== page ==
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robertogreco : waitingforsuperman   9

Thanksgiving for Bankers and “Bad” Teachers « Fremont Watch
"Wow. Mission Accomplished by the neo-liberal privatizers and David Guggenheim. I am now sucking at the tit of government, as my brother put it. He’s not, I am. Because I am going to get a pension when I retire. He said we should all have 401 K’s. What happens to teachers who have been teaching for 30 years when the market goes bad? Nebraska found out and put all of their workers back into pensions. At least they are intellectually honest. My brother was lucky to be a winner in the economic collapse that decimated Main Street. I wonder if he was a loser in the scenario, like the poor Lehman brother workers that everyone gawked at as the walked out their workplace with cardboard boxes for the last time- if his point of view would be different, but somehow I doubt it."
banking  publiceducation  neoliberalism  waitingforsuperman  unions  pensions  government  misconceptions  education  policy  2010  us  publicschools  teaching  wealth 
november 2010 by robertogreco
If money doesn’t matter… « School Finance 101
"A) Then why do private independent schools, like those attended by our President’s children (Sidwell Friends in DC), or by Davis Guggenheim’s children (?), spend so much more than nearby traditional public schools?"

B) Then why do venture philanthropists continue to throw money at charter schools while throwing stones at traditional public schools?

C) Then why do affluent – and/or low poverty – suburban school districts continue in many parts of the country to dramatically outspend their poorer urban neighbors?"
via:cervus  education  policy  funding  money  waitingforsuperman  schools  us  politics  independentschools  publicschools  reform  2010  wealth  poverty  privilege  elite  elitism  charterschools 
october 2010 by robertogreco
We are not Waiting for Superman, We are Empowering Superheroes | Startl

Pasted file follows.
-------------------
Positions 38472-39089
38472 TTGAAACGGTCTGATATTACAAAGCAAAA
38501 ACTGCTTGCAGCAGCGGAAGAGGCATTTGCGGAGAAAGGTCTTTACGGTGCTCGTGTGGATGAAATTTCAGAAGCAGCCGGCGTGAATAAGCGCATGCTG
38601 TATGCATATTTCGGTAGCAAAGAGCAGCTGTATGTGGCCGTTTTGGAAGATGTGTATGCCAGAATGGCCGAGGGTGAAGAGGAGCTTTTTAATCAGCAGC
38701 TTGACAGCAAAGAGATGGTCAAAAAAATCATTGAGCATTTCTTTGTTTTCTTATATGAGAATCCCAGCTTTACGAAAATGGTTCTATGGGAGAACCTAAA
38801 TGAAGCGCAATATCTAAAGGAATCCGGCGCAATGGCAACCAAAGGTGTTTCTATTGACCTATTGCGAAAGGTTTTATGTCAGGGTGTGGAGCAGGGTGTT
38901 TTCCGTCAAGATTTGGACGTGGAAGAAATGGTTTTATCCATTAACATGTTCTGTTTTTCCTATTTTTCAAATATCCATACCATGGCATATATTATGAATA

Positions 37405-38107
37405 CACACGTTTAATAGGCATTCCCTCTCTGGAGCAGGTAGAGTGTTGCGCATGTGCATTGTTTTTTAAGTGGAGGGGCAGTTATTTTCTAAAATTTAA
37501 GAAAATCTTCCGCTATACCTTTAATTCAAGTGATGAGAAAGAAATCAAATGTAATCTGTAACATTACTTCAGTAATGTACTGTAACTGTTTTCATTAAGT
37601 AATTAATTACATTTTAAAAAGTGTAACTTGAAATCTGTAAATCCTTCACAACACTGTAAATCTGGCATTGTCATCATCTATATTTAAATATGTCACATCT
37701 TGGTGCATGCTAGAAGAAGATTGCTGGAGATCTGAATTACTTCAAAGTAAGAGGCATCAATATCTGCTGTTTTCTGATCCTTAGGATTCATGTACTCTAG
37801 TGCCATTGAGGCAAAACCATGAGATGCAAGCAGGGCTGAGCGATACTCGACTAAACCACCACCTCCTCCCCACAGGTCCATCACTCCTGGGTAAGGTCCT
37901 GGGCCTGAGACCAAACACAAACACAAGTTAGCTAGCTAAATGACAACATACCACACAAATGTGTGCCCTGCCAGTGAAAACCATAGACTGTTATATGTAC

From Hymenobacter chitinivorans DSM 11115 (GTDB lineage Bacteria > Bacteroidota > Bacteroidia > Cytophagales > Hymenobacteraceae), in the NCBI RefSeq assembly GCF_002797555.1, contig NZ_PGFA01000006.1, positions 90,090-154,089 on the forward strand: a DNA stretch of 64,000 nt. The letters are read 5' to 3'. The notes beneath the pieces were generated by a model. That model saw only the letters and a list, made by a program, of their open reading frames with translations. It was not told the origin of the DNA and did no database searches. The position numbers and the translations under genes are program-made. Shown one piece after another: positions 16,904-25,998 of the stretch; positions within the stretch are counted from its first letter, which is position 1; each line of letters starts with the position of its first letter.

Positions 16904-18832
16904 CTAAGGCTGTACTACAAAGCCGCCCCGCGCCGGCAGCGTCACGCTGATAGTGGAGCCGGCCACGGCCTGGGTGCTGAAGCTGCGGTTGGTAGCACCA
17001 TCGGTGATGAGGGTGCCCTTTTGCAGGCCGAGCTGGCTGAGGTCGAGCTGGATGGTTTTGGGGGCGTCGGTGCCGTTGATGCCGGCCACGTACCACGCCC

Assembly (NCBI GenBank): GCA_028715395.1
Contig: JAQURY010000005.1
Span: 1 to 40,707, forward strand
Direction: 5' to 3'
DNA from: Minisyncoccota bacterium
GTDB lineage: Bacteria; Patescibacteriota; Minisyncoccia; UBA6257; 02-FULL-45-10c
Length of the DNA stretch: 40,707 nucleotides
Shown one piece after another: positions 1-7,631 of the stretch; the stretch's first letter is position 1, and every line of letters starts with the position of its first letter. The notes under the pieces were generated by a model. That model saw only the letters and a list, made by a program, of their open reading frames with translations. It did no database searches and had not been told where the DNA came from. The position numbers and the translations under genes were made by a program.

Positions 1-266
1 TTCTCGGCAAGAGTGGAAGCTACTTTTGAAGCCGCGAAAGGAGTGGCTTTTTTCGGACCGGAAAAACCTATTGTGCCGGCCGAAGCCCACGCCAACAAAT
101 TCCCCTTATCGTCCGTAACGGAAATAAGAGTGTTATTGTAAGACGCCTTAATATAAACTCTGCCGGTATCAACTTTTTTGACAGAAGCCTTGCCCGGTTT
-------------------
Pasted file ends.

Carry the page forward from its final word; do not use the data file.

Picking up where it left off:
"Our vision of technologically enabled learning is not one of the lone child sitting at her desktop (or laptop) passively consuming PDFs or browsing Web pages. We believe the potential of technology for learning is much greater. We believe its power resides in its ability to deliver active and interactive experiences where a learner participates in the very construction of knowledge by crafting and curating, mixing and re-mixing information with digital tools, a process which can be and should be greatly augmented by online and offline social interactions between friends, in a community of peers, or an extended network of people (both professional and amateur) who share her interests.

Technology is just a tool. Its effects ultimately depend on the people who use them, how and where. Thus, technology does not negate the role of people or place in learning, but it does change their definitions and their dynamics."

[via: http://weblogg-ed.com/2010/the-wrong-conversations/ ]
education  change  waitingforsuperman  technology  learning  tcsnmy  relationships  teaching  schools  children  libraries  crisis  reform  lcproject  networks  knowledge  social 
october 2010 by robertogreco
Teacher Trap | The American Prospect
"Critics of the film have rightly assailed Waiting for Superman as reductive. A host of factors affect student outcomes -- parental education and involvement, student effort, and peer effects. And as Dana Goldstein observes, underperforming students tend to be disproportionately minority and poor. Academics have come up with complicated models to predict student performance based on such factors, which show what should be common sense: Educational outcomes are a lopsided equation in which teacher quality is but one variable.<br />
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For all the focus Waiting for Superman places on teachers, the film spends very little time actually talking to any; instead, it relies on romanticized descriptions by administrators and reformers. But anyone who has actually taught disadvantaged kids will tell you that most of the time, it's hardly like being Superman; it's a much different -- and much harder -- job."
michellerhee  waitingforsuperman  education  teaching  learning  schools  schooling  policy  blame  disadvantages  academics  parenting  arneduncan 
october 2010 by robertogreco
SpeEdChange: Designed to Fail - Education in America: Part Five
"If those who seek to follow the Arne Duncan model of school reform want to argue with me about the inherent colonialism/racism of their plans, then perhaps they should begin by discussing why they won't embrace "real reform" - the re-design of our educational system.…No tests. No grading. No age-based grades. Few classrooms. Few classes. Teacher and learner agency. No core curriculum. No particular time schedule. The complete opposite of RheEducation…The concepts were student empowerment, teacher freedom, community, and authentic assessment…The political problem is that embracing these known understandings of education requires abandoning the filtering system of "education" we have used in America since the Civil War. Embracing these ideas would require that we - as a society - elevate teachers in pay and respect to or above the level of lawyers, bankers, and perhaps medical doctors."